In the latest issue:
With Boris Johnson installed in Downing Street, Daniel Finn profiles his chief antagonist, the British Labour Party and its leader, Jeremy Corbyn. To what extent has Corbynism transformed Labour since 2015, and what are its prospects in the maelstrom of the UK’s Brexit crisis?
Simon Hammond traces the intellectual arc of Mark Fisher, comparing his powerful critique of neoliberal culture with the work of Stuart Hall.
Kelly Askew and Rie Odgaard offer a critical perspective on the gender outcomes of the World Bank's much-vaunted land-titling programmes in East Africa.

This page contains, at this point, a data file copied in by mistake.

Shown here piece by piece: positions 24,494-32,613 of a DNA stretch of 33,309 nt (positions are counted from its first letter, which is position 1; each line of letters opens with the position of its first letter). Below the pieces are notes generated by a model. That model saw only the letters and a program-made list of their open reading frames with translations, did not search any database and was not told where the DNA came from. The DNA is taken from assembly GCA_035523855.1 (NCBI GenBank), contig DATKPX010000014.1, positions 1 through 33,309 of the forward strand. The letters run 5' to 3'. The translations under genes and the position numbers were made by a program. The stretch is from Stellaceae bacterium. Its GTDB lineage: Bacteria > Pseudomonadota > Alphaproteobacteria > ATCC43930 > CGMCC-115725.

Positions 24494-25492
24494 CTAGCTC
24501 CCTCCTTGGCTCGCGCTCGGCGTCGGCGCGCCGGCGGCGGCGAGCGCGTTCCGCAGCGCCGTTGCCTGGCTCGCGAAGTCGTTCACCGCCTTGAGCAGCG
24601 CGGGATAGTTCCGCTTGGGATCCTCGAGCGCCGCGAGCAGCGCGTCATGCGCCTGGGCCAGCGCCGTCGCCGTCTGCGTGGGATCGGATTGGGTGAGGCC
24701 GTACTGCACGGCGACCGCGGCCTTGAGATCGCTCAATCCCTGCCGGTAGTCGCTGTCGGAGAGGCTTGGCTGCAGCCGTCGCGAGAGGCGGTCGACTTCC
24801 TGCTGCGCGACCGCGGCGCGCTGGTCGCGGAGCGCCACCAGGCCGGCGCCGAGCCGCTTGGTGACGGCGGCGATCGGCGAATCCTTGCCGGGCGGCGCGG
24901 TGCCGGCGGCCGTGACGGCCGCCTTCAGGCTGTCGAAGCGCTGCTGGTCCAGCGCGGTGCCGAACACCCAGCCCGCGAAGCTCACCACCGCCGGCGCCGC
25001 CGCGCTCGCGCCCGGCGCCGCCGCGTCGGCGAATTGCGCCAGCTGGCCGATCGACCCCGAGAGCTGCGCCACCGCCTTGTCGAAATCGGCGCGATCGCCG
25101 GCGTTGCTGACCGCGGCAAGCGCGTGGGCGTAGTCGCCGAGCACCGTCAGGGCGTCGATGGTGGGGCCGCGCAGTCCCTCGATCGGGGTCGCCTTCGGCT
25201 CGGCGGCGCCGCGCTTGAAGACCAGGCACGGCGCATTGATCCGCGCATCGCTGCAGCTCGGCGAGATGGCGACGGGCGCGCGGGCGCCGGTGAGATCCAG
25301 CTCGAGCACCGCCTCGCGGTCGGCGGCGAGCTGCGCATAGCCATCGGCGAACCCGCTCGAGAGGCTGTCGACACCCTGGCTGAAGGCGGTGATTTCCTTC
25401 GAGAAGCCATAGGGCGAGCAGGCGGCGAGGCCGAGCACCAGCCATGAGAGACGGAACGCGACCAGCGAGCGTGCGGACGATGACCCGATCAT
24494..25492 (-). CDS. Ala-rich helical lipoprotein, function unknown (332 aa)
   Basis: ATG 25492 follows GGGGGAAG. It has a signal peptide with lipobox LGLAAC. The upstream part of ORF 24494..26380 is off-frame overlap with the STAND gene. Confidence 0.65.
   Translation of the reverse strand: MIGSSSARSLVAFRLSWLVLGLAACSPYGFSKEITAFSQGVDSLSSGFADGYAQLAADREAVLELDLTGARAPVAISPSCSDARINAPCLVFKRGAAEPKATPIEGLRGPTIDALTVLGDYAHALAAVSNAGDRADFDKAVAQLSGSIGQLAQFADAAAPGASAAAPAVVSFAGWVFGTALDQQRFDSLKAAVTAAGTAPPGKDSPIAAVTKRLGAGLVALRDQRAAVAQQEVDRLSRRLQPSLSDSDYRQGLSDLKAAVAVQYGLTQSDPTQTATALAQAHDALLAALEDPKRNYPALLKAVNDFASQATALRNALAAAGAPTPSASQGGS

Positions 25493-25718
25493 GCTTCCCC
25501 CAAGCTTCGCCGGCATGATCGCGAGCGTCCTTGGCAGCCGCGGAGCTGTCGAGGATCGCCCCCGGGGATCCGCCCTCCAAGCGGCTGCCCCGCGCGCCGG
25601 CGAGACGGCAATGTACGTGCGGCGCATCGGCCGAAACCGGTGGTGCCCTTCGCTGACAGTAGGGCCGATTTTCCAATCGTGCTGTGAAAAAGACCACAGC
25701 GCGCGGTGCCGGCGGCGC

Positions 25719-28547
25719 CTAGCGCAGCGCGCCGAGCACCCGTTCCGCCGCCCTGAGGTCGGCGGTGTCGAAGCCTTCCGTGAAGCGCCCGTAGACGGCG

The role of data visualization in the Digital Humanities is viewed through a comparative frame by Franco Moretti and Oleg Sobchuk.
Wolfgang Streeck describes the mutations of European social policy since the early years of the Common Market, and its present status as supra-national lever for neoliberal restructuring.
Kheya Bag on Alpa Shah, Nightmarch. A Naxalite guerrilla platoon offers the vantage point for a multi-faceted account of Indian society, and the state violence that advances extractive growth.
Anders Stephanson on Daniel Immerwahr, How to Hide an Empire. A reading of America’s global power through its territorial possessions, from ocean archipelagos to military bases.[book-strip index="1" style="display"]